You should RUB an itch instead of scratching it to ease the irritation

You should RUB an itch instead of scratching it to ease the irritation because it activates a soothing pathway from the spinal cord As part of the study researchers triggered the need to itch in the skin of mice The researchers then monitored electrical impulses in the spinal cord of mice  As they stroked their paws the itch sensation was relieved, the team discovered

By Ryan Morrison For Mailonline

Published: 18:00 BST, 7 September 2020 | Updated: 18:00 BST, 7 September 2020

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Rubbing an itch instead of scratching it can ease the irritation more quickly as it activates a soothing pathway from the spinal cord, researchers claim.

Scientists from the University of Miami Miller School of Medicine investigated the neural pathways behind forms of 'itch relief' including rubbing and scratching.

People should stop scratching and start rubbing skin in order to activate an anti-itch 'pathway' in the spinal cord that calms the irritating sensation, the team said.  

Stroking or rubbing to relieve an itch can also reduce the risk of damaging the skin, especially in sensitive areas like the eyes, according to the Miami researchers. 

Stroking, or rubbing an itch starts a cascade of events inside the body including firing off neurons in the spinal cord that ease the irritation and sooth the skin.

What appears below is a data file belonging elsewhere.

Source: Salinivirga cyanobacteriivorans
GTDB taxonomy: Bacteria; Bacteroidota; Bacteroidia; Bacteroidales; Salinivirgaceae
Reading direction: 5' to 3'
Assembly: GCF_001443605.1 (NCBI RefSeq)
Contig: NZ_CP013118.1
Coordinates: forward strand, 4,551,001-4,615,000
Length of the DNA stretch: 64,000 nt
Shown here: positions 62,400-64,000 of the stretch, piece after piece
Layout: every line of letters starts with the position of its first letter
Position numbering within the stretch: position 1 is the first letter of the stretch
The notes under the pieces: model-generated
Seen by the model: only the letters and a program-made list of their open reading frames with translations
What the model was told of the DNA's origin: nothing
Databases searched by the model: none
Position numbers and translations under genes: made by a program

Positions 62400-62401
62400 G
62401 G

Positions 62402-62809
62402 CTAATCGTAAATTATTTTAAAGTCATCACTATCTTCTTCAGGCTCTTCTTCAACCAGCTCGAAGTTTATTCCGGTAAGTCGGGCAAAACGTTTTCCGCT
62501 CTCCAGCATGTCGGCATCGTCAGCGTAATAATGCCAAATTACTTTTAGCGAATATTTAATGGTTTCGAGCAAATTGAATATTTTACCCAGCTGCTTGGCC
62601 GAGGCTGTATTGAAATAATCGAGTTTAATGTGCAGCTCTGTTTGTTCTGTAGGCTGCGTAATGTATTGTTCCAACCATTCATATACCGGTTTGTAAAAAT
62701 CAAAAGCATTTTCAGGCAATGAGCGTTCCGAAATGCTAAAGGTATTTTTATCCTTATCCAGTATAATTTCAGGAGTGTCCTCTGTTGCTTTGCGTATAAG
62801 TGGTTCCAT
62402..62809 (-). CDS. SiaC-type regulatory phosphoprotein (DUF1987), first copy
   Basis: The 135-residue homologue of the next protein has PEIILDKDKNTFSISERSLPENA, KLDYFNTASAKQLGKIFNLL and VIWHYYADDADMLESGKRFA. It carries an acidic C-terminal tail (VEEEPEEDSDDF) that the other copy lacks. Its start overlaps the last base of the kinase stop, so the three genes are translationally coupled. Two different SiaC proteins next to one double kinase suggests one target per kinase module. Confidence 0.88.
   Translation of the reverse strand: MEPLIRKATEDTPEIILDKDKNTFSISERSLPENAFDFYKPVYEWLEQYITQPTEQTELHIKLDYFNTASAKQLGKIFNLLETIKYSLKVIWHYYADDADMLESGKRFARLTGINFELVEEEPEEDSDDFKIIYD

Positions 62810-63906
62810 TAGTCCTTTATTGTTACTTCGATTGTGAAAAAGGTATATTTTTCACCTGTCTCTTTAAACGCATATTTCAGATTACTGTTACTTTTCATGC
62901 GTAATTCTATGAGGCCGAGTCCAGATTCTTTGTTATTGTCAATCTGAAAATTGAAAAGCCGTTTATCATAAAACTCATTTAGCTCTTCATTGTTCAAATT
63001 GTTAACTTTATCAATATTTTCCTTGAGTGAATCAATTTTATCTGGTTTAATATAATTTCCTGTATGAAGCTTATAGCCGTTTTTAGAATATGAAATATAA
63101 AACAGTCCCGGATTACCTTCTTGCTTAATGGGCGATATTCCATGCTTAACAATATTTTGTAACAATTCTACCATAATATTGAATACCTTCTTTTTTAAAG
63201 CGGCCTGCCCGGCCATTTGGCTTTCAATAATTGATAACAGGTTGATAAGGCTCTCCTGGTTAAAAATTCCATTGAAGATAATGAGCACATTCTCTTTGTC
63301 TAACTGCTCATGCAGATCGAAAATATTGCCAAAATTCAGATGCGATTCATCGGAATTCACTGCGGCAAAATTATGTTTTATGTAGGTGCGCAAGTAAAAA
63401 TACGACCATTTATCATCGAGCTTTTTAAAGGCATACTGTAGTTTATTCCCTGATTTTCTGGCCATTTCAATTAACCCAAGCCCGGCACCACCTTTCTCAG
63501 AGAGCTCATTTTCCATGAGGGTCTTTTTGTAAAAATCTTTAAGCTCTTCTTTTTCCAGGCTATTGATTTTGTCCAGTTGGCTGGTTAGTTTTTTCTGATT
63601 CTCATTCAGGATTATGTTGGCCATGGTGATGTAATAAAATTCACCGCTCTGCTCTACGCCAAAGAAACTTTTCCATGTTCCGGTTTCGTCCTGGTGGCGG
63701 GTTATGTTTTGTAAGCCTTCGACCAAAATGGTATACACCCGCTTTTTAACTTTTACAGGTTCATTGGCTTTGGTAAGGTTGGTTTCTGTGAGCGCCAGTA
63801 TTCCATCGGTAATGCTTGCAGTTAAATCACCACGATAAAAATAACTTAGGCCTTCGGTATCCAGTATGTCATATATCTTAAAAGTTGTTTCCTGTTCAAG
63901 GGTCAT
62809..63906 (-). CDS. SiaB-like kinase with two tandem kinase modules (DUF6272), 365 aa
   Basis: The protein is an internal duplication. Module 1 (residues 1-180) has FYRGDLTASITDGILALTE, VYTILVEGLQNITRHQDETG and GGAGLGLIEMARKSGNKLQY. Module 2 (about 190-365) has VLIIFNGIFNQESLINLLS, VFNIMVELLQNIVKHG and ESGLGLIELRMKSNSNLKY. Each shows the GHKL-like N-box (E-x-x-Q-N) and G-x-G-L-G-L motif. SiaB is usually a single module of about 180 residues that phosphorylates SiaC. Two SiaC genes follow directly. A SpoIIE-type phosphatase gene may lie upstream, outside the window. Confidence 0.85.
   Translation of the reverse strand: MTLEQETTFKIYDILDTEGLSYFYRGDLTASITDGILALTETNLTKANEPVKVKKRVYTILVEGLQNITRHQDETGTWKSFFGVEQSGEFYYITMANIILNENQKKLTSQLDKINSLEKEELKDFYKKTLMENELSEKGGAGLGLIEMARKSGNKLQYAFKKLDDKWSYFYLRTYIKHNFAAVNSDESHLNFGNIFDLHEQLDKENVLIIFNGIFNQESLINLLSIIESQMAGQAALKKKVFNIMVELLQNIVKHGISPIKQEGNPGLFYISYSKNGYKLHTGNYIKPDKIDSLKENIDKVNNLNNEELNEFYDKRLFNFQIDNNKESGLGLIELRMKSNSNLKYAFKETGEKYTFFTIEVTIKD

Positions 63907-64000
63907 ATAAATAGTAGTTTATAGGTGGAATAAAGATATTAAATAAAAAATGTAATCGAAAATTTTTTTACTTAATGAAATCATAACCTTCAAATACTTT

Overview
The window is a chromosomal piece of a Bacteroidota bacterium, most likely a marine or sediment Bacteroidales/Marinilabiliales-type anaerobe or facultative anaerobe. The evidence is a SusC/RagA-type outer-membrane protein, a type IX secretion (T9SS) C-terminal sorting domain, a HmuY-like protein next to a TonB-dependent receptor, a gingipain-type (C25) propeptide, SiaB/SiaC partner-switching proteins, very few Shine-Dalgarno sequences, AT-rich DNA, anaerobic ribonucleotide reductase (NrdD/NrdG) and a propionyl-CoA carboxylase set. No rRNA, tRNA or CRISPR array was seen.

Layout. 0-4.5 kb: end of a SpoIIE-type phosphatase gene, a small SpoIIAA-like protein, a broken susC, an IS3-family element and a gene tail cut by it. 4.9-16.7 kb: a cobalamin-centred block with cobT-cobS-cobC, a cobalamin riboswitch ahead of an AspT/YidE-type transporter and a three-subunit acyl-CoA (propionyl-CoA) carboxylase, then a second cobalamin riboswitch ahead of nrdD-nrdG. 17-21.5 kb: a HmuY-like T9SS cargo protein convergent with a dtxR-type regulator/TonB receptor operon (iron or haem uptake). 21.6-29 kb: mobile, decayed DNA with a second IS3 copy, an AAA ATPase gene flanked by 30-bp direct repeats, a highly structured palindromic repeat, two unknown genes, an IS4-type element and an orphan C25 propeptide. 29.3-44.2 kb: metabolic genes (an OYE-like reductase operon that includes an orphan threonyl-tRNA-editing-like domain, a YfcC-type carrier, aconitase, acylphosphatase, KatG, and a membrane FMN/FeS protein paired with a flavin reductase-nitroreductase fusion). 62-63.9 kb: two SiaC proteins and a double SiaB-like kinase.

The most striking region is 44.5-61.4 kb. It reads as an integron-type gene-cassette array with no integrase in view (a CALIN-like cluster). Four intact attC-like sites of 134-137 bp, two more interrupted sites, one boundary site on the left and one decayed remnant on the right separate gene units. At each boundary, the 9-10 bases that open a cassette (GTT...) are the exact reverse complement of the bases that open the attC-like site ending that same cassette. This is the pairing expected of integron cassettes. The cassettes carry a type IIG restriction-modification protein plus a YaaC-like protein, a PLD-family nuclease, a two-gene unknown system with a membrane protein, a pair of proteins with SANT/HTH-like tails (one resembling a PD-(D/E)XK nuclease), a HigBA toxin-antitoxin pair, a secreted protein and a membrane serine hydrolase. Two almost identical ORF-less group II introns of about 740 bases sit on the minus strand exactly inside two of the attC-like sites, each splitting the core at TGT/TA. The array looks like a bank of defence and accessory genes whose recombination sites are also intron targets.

Stroking or rubbing to relieve an itch can also reduce the risk of damaging the skin, especially in sensitive areas like the eyes, according to the Miami researchers

Stroking or rubbing to relieve an itch can also reduce the risk of damaging the skin, especially in sensitive areas like the eyes, according to the Miami researchers

As part of the study, researchers triggered the need to itch in a mouse and then monitored neurons as they relieved that itch with a stroke.

The team from the University of Miami recorded the electrical response from dorsal horn neurons in the spinal cord while they stroked the animals' paws.

Dorsal horns sit at the back of the spinal cord and make up the central grey matter that form two arm shapes and are linked to both touch and itch.

The neurons fired more often as the mice were stroked and less often after the stroking ended, the researchers said.

The increase corresponds to the added touch, not increased itchiness, while the decrease corresponds to itch relief, according to the study authors.

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